Office Creepers have been in the news recently (and we’re not talking about the creepy guy who works on the 2nd floor). An Office Creeper is an individual who enters your building dressed as a typical employee or visitor but intendeds to steal or rob individuals at your workplace.
In our 7 Steps to Preparedness, we discuss how these steps are all stepping stones to developing emergency preparedness plans. The first six of the 7 steps include:
The 7 Steps to Preparedness are useless if your team can’t remember what to do in a crisis. It’s essential to establish a culture of emergency preparedness in your organization by practicing regularly so the entire team knows their roles in incident management. As a crisis manager, you may ask yourself, “How often should I practice my emergency plans?” An annual fire drill is not enough. Make sure your organization’s program includes:
During and after a crisis, communication is absolutely critical in ensuring employee safety. Your organization must have the ability to communicate with employees, crisis and department team members, and executives in a timely and reliable manner. Whether created in-house or through working with a partner like Preparis, your emergency notification systems should include several features:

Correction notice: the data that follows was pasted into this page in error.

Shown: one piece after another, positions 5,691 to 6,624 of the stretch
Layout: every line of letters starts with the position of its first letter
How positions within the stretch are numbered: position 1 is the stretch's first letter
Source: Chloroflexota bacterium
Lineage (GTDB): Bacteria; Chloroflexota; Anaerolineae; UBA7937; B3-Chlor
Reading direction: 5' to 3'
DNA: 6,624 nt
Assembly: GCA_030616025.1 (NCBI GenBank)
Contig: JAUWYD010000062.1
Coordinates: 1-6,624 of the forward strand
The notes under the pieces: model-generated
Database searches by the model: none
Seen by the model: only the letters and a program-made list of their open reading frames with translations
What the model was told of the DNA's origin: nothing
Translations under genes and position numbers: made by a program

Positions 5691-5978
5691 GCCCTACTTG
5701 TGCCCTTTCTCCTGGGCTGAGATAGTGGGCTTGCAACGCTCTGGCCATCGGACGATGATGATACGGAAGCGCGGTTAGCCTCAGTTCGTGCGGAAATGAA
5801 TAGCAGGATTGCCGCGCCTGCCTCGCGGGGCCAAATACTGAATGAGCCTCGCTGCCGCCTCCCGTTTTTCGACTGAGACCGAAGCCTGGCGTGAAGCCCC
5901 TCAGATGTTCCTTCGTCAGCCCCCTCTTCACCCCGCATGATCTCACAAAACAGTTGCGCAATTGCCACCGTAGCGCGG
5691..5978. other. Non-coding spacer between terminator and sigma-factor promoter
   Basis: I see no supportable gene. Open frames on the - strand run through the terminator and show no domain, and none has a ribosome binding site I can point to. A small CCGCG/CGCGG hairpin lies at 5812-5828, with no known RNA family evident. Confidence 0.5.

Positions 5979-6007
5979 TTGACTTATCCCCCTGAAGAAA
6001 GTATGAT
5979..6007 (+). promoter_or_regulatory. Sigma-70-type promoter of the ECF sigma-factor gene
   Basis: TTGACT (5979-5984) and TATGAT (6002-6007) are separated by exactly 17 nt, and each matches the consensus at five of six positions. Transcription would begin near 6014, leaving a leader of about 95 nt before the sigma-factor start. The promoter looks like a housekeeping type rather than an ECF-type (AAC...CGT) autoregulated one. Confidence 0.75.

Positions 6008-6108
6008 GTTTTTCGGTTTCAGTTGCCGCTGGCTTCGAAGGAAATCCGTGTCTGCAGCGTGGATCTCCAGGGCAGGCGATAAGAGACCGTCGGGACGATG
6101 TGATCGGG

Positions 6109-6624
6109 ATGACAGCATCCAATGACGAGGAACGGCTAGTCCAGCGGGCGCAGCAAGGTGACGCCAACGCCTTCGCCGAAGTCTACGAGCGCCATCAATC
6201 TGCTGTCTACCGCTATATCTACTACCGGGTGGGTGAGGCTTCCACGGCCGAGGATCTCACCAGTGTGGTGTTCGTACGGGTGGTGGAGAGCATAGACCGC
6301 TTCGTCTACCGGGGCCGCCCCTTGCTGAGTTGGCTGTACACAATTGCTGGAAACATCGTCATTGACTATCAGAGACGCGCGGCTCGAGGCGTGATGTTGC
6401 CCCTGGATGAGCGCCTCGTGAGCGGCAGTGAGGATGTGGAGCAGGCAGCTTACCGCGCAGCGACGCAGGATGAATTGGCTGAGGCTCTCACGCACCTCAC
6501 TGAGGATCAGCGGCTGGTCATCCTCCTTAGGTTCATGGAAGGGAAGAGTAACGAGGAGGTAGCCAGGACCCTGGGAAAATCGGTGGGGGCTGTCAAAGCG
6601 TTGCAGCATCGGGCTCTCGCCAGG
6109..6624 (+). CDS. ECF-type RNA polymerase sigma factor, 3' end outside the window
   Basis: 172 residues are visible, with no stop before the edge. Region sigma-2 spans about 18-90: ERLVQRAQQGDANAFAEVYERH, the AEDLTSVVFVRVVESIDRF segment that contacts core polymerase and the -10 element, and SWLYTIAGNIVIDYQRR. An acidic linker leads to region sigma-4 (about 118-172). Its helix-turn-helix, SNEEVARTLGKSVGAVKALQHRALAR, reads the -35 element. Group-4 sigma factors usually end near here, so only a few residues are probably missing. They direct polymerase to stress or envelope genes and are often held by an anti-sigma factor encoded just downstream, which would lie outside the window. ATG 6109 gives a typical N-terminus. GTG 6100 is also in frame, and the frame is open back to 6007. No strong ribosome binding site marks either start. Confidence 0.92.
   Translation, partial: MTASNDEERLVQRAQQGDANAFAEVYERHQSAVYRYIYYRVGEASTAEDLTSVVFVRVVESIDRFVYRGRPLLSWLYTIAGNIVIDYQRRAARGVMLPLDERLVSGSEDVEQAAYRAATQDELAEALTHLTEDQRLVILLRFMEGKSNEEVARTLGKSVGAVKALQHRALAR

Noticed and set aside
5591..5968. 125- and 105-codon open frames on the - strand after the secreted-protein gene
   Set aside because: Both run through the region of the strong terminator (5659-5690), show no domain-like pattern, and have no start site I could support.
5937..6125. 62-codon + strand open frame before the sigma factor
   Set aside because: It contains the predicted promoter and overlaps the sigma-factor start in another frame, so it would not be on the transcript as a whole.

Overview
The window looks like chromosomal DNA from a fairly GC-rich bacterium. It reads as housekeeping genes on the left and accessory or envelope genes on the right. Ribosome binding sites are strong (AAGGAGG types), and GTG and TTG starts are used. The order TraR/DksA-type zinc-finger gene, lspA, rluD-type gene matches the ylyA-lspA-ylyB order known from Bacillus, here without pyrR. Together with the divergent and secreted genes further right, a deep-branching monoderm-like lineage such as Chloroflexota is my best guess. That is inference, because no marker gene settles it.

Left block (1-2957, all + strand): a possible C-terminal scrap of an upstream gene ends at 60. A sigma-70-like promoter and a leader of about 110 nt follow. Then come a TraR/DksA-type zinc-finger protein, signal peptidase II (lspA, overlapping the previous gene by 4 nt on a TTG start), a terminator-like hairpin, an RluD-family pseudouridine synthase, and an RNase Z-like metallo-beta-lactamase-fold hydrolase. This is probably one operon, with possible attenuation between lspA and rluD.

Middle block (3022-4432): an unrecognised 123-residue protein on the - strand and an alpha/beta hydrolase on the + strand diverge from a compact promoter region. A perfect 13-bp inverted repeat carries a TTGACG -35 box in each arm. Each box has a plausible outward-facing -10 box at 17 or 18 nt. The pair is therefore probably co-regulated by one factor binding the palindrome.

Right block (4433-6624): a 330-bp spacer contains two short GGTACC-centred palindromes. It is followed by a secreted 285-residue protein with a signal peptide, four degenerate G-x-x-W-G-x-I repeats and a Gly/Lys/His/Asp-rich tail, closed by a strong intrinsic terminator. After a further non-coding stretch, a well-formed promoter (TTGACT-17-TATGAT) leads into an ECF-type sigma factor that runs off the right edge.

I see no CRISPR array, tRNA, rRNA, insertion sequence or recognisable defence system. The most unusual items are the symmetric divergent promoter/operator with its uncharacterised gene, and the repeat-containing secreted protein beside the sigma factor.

In the event of a crisis, you have to ensure your team can access the emergency plans they have been trained upon. However, a “binder on the shelf” is useless if you are not near it during a crisis, or if it is destroyed during a disaster. Having your critical documents stored electronically makes them easily accessible to your crisis team and the individual contributors at the front lines of handling a crisis. These documents should include Emergency Response Plans, Business Continuity Plans, crisis communications plans, floor plans and emergency contact lists.